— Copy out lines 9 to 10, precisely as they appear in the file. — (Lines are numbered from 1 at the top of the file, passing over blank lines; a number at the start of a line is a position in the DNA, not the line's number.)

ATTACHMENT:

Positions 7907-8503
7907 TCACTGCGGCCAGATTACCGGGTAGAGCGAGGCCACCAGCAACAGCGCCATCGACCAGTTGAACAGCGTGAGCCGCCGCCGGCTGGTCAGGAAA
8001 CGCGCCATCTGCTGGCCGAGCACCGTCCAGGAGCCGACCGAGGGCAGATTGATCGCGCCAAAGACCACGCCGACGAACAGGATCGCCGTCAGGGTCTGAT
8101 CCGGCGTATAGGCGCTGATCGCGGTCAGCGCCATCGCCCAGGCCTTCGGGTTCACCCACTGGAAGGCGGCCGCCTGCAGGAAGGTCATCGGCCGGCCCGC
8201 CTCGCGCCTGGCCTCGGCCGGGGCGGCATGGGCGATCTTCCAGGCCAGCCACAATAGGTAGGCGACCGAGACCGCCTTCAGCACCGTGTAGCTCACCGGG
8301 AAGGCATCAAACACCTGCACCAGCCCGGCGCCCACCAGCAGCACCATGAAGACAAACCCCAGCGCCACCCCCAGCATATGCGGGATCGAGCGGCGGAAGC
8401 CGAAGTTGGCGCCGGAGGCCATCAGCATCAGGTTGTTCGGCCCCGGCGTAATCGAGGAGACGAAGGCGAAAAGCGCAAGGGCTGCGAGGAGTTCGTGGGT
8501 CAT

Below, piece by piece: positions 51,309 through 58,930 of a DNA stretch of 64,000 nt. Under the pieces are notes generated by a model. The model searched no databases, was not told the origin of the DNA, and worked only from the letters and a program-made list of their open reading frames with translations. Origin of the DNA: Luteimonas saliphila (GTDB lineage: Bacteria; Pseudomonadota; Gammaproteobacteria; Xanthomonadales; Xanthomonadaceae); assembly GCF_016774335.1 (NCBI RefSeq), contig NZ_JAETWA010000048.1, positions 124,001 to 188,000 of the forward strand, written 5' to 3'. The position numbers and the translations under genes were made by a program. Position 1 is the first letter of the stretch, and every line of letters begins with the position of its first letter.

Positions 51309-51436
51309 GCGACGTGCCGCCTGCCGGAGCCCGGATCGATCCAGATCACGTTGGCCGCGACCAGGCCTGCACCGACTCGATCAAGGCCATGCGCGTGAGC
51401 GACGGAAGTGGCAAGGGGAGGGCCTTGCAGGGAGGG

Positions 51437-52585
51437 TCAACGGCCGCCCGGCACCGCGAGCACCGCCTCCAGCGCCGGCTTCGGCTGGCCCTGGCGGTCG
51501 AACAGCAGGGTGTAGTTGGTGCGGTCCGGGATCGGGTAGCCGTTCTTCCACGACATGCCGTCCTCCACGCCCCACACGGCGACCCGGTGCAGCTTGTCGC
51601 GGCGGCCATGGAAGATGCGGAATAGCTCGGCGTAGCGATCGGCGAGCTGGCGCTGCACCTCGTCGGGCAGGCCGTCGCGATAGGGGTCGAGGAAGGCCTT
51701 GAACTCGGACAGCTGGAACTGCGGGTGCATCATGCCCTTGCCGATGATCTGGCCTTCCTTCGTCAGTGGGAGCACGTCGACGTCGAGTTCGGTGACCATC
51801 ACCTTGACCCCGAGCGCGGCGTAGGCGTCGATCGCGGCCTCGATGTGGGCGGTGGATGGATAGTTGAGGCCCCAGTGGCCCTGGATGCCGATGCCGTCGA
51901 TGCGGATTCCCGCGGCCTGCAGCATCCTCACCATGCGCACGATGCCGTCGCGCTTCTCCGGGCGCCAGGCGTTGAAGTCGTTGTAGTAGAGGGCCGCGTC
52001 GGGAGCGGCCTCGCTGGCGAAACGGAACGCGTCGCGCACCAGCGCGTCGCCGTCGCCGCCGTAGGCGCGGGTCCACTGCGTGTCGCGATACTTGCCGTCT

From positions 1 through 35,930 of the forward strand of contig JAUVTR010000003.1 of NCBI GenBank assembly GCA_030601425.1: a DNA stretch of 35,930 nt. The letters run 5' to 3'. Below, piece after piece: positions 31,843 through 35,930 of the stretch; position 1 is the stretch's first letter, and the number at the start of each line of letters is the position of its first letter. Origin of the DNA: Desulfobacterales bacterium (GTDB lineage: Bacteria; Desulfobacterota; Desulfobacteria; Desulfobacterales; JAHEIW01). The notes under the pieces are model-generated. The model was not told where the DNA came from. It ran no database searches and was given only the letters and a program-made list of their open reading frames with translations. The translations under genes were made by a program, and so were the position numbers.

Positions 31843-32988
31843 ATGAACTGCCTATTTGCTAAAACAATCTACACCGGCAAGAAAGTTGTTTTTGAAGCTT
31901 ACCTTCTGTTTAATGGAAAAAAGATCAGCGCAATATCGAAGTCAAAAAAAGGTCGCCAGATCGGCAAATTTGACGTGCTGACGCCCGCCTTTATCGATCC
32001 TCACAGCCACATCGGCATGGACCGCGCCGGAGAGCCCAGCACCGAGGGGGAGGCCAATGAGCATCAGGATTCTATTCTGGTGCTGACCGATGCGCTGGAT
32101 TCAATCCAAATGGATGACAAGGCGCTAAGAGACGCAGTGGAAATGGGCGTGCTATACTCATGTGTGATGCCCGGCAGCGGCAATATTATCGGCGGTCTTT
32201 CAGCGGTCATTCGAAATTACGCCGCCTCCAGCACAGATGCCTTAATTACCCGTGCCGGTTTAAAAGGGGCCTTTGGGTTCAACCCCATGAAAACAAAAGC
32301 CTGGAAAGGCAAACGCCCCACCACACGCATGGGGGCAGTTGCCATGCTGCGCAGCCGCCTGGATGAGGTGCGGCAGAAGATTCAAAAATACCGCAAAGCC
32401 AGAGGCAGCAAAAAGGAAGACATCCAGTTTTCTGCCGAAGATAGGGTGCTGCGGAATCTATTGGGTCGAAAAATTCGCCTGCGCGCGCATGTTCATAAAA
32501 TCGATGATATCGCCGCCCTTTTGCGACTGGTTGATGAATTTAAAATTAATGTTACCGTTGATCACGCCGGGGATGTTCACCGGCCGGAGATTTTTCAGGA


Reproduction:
Below, piece by piece: positions 51,309 through 58,930 of a DNA stretch of 64,000 nt. Under the pieces are notes generated by a model. The model searched no databases, was not told the origin of the DNA, and worked only from the letters and a program-made list of their open reading frames with translations. Origin of the DNA: Luteimonas saliphila (GTDB lineage: Bacteria; Pseudomonadota; Gammaproteobacteria; Xanthomonadales; Xanthomonadaceae); assembly GCF_016774335.1 (NCBI RefSeq), contig NZ_JAETWA010000048.1, positions 124,001 to 188,000 of the forward strand, written 5' to 3'. The position numbers and the translations under genes were made by a program. Position 1 is the first letter of the stretch, and every line of letters begins with the position of its first letter.

Positions 51309-51436